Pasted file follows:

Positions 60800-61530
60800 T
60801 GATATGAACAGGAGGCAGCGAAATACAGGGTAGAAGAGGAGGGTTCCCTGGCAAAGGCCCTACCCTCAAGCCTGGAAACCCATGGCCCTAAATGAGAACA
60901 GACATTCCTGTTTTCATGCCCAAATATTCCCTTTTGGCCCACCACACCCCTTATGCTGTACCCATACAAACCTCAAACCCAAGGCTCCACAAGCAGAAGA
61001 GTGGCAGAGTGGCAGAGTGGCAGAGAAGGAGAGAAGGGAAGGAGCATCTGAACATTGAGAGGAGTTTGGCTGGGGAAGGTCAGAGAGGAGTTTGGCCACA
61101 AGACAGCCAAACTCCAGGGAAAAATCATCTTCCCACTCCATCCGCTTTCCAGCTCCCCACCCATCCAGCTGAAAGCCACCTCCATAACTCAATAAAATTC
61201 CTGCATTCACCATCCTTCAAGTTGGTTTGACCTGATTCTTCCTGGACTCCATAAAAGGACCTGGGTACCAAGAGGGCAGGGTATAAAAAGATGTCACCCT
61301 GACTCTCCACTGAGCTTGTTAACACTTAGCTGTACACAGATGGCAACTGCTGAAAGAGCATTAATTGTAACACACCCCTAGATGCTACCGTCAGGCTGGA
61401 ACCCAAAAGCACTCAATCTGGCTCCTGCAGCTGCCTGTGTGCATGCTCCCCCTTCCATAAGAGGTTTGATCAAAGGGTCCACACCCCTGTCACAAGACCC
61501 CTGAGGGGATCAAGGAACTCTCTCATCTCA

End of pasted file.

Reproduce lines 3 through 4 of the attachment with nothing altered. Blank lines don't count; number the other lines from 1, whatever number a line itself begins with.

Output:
60801 GATATGAACAGGAGGCAGCGAAATACAGGGTAGAAGAGGAGGGTTCCCTGGCAAAGGCCCTACCCTCAAGCCTGGAAACCCATGGCCCTAAATGAGAACA
60901 GACATTCCTGTTTTCATGCCCAAATATTCCCTTTTGGCCCACCACACCCCTTATGCTGTACCCATACAAACCTCAAACCCAAGGCTCCACAAGCAGAAGA